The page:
I’m going to attempt to answer a few FAQs here so everyone can get their answers regards all of the questions on here and we can get back to analysing the business:
Why are the net interest margins so low?
Ugro capital began disbursals in Jan 2019. As of now they have a majority of secured loans at 12 to 13 percent interest which take up nearly 70 percent of the portfolio. Unsecured loans take up the balance 30 and and their plan is to increase this allocation over the next few years once they have a vintage secure book. They also have zero new to credit customers since they are playing it safe with credit history customers. Their micro lending branches will open in 2 quarters and they are targetting approx 30 percent of new customers when they do begin. The margins here will be obviously higher too.
Their cost of income is currently around 10.12 percent which has dropped from 12 percent in just a year. This won’t decrease drastically anytime soon but should remain stable. They are targetting 9.5 percent in 5 years. Overall as costs decrease and their book gets more unsecured and new to credit customers the NIMs will icrease… Their target is 8.5 percent in 5 years.
What about gnpas?
Last year gnpas were under 0.1 percent but that is obviously not sustainable since they just began operations. Gnpas are currently 2.3 percent. This is obviously due to covid however one must remember that this is with a majority secured book and no new to credit customers. In latest Concall management confirmed that due to vintage book they would have had gnpas anyway but covid increased it. This is within their comfort zone though. Going forward as they target riskier segments(unsecured, micro, new to credit) Post covid the gnpas will increase anyway. So expect gnpas in this region for the next few years. When targetting high yields this is just the norm. If gnpas cross 5 percent and nnpas cross 3 percent is when panic needs to come in. As long as its within range however I wouldn’t be too worried. Currently 3.9 percent of their books are restructured and they expect a max of 20 percent more over covid 2.0. However, these are customers they are sure will pay but have short term issues. If they found someone with a really bad issue they did not offer restructuring and classified as npa. They have given sufficient provisions and are well capitalised so there is 0 existential threat here. So over the next few years NIMs will increase and expect gnpas of 2.5 or so percent. Again, if these suddenly balloon past 5 percent it would show somethings gone really wrong with their underwriting process. Uptil 4 to 4.5 percent max I’d be comfortable. Anymore and I’d be a bit worried.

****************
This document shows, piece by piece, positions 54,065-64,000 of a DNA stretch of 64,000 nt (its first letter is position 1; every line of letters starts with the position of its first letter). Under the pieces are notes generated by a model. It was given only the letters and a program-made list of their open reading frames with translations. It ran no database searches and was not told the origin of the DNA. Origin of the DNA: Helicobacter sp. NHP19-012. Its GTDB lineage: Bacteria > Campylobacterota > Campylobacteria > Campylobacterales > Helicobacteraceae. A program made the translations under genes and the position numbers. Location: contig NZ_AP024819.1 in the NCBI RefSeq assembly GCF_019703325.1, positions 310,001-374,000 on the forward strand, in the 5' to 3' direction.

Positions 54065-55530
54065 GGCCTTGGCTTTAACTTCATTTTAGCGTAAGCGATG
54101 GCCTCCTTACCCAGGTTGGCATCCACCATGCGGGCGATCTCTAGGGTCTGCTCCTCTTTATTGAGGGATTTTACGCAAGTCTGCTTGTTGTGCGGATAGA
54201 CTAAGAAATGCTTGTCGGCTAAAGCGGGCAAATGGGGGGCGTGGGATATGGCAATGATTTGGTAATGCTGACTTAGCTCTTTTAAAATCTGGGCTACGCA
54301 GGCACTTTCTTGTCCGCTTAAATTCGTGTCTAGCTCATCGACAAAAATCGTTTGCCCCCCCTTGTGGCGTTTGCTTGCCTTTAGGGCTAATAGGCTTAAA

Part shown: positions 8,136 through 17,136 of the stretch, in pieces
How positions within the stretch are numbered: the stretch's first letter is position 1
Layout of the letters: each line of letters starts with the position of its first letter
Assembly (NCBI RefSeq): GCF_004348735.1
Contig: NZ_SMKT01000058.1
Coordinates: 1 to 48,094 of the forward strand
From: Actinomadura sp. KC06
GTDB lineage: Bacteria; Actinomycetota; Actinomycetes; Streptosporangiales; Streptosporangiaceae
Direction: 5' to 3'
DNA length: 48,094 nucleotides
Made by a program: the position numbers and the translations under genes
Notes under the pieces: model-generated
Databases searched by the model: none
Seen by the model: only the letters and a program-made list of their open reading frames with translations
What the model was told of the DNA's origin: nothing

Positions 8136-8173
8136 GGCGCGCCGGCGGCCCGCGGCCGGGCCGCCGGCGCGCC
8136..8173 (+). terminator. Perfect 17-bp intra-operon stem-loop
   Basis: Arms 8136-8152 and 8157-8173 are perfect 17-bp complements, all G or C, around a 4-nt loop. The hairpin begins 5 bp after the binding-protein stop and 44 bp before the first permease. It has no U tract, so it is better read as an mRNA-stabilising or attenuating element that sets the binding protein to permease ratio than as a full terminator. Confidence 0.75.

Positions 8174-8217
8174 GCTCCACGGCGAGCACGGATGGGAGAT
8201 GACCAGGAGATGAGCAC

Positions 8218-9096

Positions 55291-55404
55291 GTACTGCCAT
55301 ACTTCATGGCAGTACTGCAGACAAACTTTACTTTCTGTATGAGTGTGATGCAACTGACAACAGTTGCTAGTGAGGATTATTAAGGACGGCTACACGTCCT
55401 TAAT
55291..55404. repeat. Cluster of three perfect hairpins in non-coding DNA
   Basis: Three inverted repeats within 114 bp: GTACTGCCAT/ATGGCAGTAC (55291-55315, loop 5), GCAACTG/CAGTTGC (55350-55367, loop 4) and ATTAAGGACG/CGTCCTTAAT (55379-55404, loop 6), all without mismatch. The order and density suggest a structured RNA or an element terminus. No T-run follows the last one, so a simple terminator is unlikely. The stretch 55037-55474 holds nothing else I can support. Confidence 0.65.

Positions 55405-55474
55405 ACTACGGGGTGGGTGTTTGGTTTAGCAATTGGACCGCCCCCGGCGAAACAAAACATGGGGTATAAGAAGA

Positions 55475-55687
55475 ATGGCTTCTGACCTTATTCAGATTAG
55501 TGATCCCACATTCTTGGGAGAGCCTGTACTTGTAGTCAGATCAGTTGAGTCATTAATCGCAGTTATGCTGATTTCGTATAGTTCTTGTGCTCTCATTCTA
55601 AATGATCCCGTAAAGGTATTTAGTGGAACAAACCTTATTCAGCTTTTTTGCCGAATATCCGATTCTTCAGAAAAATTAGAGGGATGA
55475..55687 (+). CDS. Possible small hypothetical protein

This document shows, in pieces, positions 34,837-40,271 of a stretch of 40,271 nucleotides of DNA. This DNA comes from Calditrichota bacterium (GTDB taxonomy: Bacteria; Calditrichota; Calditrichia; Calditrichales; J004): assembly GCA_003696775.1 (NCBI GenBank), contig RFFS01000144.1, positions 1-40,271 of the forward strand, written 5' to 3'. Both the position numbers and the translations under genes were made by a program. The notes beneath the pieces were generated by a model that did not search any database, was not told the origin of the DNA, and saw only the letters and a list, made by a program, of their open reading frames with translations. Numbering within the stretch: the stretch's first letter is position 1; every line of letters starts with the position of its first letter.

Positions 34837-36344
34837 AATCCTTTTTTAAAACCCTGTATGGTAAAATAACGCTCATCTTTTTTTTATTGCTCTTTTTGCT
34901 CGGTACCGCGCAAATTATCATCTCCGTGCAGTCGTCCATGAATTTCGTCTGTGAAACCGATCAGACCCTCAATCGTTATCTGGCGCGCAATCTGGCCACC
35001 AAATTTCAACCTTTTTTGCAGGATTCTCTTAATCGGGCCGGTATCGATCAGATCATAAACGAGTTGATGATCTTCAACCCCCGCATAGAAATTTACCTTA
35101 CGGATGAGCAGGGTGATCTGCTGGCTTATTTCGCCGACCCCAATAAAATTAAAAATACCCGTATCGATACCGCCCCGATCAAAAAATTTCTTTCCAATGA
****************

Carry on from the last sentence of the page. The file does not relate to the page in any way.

What’s this sector based targeting?
The sectors and process is mentioned above. However I’d like to add that these sectors are very broad. For eg if a caterer supplies food exclusively to a school the caterer falls under the education sector since majority income is from there. This was an actual example taken from mr nath. Also when they move to micro lending ie under 25 lakhs they won’t be too fussed about sectors since they don’t see a difference between a pharmacy or kirana shop at that size(source latest Concall). So they have core sectors that they target and have created underwriting models for each of those with the help of crisil but they also have underwriting models outside of these sectors for micro and the models can pick up someone like the caterer above.
Do they handle digital lending?